Each June 1st I like to do something special with my husband for my birthday.  In the past I’ve toured on my Harley Deluxe along the beautiful roads of North and South Carolina, spent the day mountain biking the trails of McDowell Mountain Regional Park in Fountain Hills, Arizona and tried indoor sky diving in Seattle.  This year I wanted to kick off my last year in the 40-49 year old running division with a half marathon.  I had planned to do Bellingham Trail Running Series Deception Pass Half Marathon but I needed to stay close to home for a sick pet, so I did the next best thing, I ran a virtual half marathon with the Skirt Sports gang.

For my run I chose my home turf of Snoqualmie Ridge and downtown Snoqualmie, Washington.  Snoqualmie is beautiful, but the Ridge area has always been a very difficult run for me because of the elevation.  My Garmin Forerunner reported a total elevation gain of 1,170.  Although nowhere near the elevation gain of a recent 25K in Yakima of 4,612, it’s still a challenge.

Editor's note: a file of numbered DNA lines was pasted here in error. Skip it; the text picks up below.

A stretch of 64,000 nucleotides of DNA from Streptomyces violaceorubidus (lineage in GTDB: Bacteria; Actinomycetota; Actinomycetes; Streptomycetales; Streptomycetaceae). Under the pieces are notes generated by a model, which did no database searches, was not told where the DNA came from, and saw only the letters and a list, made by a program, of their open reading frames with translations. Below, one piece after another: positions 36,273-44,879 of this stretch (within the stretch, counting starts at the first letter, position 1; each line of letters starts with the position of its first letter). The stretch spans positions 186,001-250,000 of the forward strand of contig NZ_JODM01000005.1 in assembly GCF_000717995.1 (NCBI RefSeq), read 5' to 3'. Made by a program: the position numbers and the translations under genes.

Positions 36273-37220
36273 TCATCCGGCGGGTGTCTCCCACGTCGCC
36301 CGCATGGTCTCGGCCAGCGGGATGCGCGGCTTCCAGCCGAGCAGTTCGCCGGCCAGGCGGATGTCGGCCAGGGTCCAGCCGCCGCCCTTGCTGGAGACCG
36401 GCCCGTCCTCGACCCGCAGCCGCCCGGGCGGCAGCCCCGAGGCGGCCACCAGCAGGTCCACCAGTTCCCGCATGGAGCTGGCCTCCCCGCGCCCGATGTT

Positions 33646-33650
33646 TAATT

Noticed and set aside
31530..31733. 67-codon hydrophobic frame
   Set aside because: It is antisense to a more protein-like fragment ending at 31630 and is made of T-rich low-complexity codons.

It was a beautiful day for a run with temps in the low 70s.  My run took me down Snoqualmie Parkway to one of Washington state’s most popular tourist destinations a 268 ft waterfall called Snoqualmie Falls.  Footage of the Falls was also used in the television cult classic Twin Peaks –thus adding further popularity to the Falls.







After a stop at the Falls I zigzagged back around tourists and continued into downtown Snoqualmie for a brief stop at Rail Road Park and a pose with the 26 ft long 39,000 pound Centennial Log exhibit.  I then continued running through downtown snapping a photo of the Snoqualmie River with the beautiful Mount Si mountain in the background before returning back up Snoqualmie Parkway to my home on the Ridge.